Love the look of old Vintage Clay pots? Here is a quick and easy DIY process to make your new pots look like vintage, aged pots that have been in your garden for years.
Today I’m sharing this Easy DIY to Age New Clay Pots.
I’ve been setting up my potting bench and dreaming of Spring.
I love clay pots and have quite a collection. Some are old and have the aged look I desire, but others are new and don’t have a lot of character.
Because I prefer an aged look, I’ve been making my own with some trial and error.
How to Age New Clay Pots
This is my favorite quick and easy DIY, with step-by-step instructions, that will leave your garden full of vintage-inspired clay pots.
Aging new clay pots is easy; the longer you have them, the better they look.
This DIY project will give you this chippy, mossy look that I love.
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Instructions for Aging New Clay Pots
Step one – Gather Supplies
- Clay pots
- Black and white paint (any craft paint will do. I used Annie Sloan Chalk Paint on these because I had it on hand and it dries so fast.
- Mod Podge Multi-purpose glue
- Paint brush (chip brush works great.
- tooth picks or popsicle sticks to spread the glue
- 40-60 grit sandpaper
- Spray Adhesive optional
- Clear Matt Sealer optional
Step Two – Add Paint
Apply a small amount of black or brown paint to clay pot.
Begin with random swipes of the graphite paint.
I only try to cover an area partially with just a few strokes of the brush.
Because Chalk paint dries very quickly, you can apply a whitewash to the pots quickly.
So go ahead and mix the white color with equal parts water and add random swipes of the whitewash.
Don’t try to cover the entire pot with paint. You want some of the terra cotta to be revealed.
How To Get A DIY Chippy Look
To get a DIY Chippy look on your new pots, brush the pots with Mod Podge once the paint is dry.
You want to leave the coverage thicker in some areas, and don’t worry about covering the entire pot.
Allow the mod podge to dry.
This is what the pots are looking like at this point.
Because mod podge takes longer to dry, this is an excellent time to break up your moss and prepare your glue for the next step. Or have lunch, go for a walk, or rest.
You want to be sure to allow drying time before the next step.
Add More Paint To Age Clay Pots
Now you want to add more white paint.
This time the mix is 2 parts paint to 1 part water because you want a little thicker mixture than the first.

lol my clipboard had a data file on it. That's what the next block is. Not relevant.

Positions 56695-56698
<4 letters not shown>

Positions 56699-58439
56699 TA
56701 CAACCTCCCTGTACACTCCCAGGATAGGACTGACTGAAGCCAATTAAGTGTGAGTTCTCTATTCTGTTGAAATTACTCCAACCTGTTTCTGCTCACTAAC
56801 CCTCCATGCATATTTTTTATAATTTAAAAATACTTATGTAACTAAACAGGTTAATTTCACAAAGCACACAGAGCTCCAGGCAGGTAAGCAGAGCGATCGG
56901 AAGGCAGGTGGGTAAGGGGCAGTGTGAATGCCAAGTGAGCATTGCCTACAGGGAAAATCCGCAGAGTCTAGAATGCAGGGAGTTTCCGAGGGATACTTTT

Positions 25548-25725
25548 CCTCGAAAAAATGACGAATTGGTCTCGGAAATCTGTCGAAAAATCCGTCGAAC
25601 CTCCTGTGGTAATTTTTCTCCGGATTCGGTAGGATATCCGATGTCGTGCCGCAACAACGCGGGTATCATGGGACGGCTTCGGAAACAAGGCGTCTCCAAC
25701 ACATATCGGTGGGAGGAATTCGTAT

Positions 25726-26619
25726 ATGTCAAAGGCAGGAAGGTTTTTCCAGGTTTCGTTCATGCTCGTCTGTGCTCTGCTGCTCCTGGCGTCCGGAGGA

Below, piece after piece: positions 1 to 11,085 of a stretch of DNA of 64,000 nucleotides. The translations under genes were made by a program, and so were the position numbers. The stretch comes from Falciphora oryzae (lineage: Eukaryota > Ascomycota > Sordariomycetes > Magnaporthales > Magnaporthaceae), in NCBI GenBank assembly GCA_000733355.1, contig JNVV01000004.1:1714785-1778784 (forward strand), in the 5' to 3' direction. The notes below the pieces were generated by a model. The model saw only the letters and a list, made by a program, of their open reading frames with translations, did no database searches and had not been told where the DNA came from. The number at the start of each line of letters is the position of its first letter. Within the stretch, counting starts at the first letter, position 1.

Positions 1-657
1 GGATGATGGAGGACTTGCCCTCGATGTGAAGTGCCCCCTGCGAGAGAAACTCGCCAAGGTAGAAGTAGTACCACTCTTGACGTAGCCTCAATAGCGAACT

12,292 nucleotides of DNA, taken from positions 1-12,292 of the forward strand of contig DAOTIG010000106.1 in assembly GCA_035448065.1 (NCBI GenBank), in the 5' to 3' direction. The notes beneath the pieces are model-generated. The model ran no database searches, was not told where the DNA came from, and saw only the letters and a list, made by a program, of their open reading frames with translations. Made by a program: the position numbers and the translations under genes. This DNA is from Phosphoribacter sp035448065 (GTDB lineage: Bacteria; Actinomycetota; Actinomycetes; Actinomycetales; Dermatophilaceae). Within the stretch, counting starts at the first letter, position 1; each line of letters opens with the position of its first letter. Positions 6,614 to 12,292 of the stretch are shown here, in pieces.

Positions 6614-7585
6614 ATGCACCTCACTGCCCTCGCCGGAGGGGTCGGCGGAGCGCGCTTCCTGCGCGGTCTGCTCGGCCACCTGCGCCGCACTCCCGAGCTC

Apply random strokes of thicker white paint.
Here I’ve started adding the thicker white paint. Once again, don’t cover the whole pot.
Have I said that before?? LOL!!
Time to Sand
It’s important to allow everything to thoroughly dry because you will be sanding next.
Use your fine-grit sandpaper or sanding block to sand away some of the paint and mod podge to create a peeling paint look.
If you are satisfied with the chippy look, then it’s time to move to the final step.
Add More Texture with preserved moss
Now you are ready to add moss.
I use a toothpick to apply the mod podge glue to areas where I want moss and then apply tiny pieces of the moss to each pot in random places.
If you only want tiny pieces of moss, you only need a small amount of glue. If you want heavier coverage, let it dry and add more to what you’ve already done. This will ensure that the moss doesn’t fall off.
Option for Heavier Moss Coverage
Here is another way to get much heavier coverage.
Place the moss in a plastic bag to crush it into smaller pieces, and place the crushed moss on a sheet of wax paper. Then coat the pot with a thick layer of glue or use a spray adhesive.
Roll the glue-covered areas of the pot over the moss until you get the desired coverage.
If you want to assure that you pots will stay looking like they do right now, you can spray a light coat of clear mat sealer over the pots. I want mine to continue to age so I just let nature take over from this point.
This is the look I desire for my pots.
How Can I Use Aged Clay Pots?
Here are a few ways to use the aged clay pots indoors and out.
I love using the aged pots on pots filling my potting bench and in our DIY Greenhouse.
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I hope you enjoy aging your clay pots. This is a really easy DIY, so I hope you’ll try it. If you have any questions, please feel free to ask. Your comments are so appreciated.
It’s time to start planning your spring gardens and my friend Stacy has some great tips. Here is Stacy’s post to help you get started. It’s a Good Time to Start a Garden
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